Just like when rolling and shaving softball bats was a thing when I was still playing softball. To make composite softball bats more lively guys at all levels of softball would shave the inner walls of the bat and roll the bats to make them “pop” reducing their break-in period which made the bats hot!!!. The result… pitchers dreaded lobbing up every pitch because of the balls exit speed coming back up the middle. Trust me.. it was deadly!   The governing bodies at Provincial Championships had x-ray machines to check for any suspected bats breaching the rule. Remember my premonition? Imagine the eventual winner of a tournament won a tournament that we’ll call ‘The Masters”. The winner was  hitting the “rolled back” golf ball long. Meanwhile, up in The Butler Cabin  by the fireplace sits an x-ray machine. Right before the Green Jacket presentation they examine the golf ball… or all of the golf balls in the golf bag of the winner. Somehow, there was one ball that magically slipped through quality and control at Plant#3 and there’s an illegal golf ball. Disqualification.

sgh

Photo Credit: scottishgolfhistory.com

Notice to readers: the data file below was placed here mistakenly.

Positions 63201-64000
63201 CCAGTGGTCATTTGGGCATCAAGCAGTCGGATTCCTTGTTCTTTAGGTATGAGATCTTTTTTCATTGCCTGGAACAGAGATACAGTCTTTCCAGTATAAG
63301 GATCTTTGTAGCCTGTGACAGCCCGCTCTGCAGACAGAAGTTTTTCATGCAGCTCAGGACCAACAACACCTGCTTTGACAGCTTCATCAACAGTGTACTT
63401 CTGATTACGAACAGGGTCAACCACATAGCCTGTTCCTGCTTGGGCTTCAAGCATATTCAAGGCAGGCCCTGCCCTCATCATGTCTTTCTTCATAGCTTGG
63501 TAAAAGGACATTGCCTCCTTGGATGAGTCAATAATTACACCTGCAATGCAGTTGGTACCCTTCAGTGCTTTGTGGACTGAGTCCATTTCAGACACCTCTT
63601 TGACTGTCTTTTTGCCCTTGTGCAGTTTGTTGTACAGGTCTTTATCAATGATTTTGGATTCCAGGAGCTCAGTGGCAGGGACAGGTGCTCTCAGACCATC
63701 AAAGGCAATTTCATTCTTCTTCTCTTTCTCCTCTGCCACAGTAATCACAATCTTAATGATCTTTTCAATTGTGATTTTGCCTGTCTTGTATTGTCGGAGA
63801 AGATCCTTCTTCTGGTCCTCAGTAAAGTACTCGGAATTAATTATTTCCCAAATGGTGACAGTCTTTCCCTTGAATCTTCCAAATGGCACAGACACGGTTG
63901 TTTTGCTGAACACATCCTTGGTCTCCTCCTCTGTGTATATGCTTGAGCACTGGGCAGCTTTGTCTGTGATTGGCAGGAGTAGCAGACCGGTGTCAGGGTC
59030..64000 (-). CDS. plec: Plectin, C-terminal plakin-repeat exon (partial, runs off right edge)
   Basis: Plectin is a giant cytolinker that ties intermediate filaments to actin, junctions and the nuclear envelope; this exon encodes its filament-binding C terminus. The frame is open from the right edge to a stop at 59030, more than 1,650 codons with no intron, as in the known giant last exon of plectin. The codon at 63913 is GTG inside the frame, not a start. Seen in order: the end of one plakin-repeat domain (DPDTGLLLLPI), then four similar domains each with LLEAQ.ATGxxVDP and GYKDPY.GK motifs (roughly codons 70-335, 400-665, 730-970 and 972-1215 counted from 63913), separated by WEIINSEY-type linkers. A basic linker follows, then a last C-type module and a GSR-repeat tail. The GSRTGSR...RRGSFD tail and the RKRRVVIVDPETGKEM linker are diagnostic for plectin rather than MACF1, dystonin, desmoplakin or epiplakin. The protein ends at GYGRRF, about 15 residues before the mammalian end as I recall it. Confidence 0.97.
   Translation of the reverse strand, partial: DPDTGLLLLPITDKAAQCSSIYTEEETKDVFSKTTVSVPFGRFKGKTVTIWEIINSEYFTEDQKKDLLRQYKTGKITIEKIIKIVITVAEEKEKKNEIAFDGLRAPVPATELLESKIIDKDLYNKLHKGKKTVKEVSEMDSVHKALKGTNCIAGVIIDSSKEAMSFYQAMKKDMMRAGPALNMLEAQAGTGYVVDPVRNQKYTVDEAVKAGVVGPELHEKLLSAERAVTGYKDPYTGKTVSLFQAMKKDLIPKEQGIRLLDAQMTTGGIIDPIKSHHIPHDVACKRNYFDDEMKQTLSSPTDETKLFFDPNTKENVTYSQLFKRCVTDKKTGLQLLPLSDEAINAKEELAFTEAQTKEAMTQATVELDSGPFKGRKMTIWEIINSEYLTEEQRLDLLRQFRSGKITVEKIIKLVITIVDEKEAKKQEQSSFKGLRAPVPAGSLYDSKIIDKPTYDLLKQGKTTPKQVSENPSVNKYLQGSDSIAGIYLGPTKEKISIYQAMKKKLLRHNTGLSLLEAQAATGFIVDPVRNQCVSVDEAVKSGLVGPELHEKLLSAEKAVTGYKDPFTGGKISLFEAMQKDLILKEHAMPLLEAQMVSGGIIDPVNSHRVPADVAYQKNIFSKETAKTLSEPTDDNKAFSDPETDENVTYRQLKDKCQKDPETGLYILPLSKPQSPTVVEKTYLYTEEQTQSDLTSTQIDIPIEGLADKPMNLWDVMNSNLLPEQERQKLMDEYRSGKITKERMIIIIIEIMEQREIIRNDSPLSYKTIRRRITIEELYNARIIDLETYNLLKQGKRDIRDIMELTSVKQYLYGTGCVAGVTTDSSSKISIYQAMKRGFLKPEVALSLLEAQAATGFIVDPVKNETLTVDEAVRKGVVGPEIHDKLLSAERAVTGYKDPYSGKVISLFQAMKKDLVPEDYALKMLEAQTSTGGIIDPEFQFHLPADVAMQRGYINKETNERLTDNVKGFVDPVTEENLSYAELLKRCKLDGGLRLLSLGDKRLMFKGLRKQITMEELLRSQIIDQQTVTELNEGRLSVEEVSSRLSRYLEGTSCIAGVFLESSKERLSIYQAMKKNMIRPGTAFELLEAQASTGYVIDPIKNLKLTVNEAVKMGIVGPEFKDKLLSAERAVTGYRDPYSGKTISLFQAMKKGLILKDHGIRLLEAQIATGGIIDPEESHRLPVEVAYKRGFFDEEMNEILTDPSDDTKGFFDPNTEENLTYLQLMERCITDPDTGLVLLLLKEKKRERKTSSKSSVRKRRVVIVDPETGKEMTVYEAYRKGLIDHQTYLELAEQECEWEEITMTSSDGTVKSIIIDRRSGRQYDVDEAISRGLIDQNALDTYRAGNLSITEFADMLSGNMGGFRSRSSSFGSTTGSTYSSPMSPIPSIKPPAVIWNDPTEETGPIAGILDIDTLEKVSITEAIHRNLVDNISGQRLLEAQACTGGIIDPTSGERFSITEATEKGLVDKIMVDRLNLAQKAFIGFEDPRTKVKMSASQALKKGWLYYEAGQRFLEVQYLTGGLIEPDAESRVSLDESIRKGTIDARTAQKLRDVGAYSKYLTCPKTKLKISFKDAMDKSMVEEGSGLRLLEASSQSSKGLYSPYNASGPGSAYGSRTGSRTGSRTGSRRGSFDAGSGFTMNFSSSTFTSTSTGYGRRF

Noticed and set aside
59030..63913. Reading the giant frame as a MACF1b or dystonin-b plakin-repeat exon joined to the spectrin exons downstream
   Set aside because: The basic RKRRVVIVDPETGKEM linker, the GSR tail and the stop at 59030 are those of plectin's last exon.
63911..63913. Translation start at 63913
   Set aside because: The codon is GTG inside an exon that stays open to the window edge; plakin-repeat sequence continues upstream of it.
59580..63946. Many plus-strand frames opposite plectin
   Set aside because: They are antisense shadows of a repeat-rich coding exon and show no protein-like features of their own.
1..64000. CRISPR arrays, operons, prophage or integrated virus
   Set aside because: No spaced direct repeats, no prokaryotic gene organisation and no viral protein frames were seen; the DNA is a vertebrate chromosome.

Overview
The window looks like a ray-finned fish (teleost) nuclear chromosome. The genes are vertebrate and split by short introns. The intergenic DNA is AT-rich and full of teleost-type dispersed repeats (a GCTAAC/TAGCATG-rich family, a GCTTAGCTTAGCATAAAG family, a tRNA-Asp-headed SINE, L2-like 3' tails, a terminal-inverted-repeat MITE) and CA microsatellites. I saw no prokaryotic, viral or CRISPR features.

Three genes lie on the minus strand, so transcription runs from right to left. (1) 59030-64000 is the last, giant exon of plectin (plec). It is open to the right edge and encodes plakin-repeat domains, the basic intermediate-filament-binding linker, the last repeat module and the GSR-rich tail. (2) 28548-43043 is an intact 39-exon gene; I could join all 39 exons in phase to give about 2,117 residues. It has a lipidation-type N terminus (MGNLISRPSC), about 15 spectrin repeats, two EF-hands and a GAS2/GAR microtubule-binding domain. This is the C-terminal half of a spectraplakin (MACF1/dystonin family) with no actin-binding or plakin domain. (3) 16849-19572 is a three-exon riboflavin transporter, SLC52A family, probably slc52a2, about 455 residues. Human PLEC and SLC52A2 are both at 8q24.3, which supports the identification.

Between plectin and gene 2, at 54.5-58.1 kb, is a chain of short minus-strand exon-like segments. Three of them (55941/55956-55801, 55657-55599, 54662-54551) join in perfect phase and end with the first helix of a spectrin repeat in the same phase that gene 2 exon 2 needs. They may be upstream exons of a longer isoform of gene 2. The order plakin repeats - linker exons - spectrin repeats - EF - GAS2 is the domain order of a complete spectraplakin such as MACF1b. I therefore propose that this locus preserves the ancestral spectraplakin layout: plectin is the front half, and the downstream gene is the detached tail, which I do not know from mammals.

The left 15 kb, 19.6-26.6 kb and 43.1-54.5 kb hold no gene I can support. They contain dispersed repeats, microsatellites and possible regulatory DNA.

The reality of the game and rolling the golf ball back only is a concern for such a low percentage of golfers around the world. For everyone else (mere mortals) this debate doesn’t or shouldn’t really effect them. With all due respect to Mr. Nicklaus, Mr. Player and Mr. Woods the problem really stems back to my entire baseball bat scenario. Sure the golf ball is long. Maybe it doesn’t spin as much. But those baseball bats started to launch the ball out of the ball park 375 feet  at will. One league I played in had houses built right behind the sports complex. Segments of 50′ mesh nets were strung up in a vain attempt to protect the houses against incoming “mortar shells”. It sort of worked but yet windows were still getting smashed. The league brought in a flight restricted ball and sure the instances of baseballs being hit off of the roofs of neighboring houses decreased but not by much. So what was the correlation and why was it still a problem… other than poor city planning? The bats and athlete’s themselves.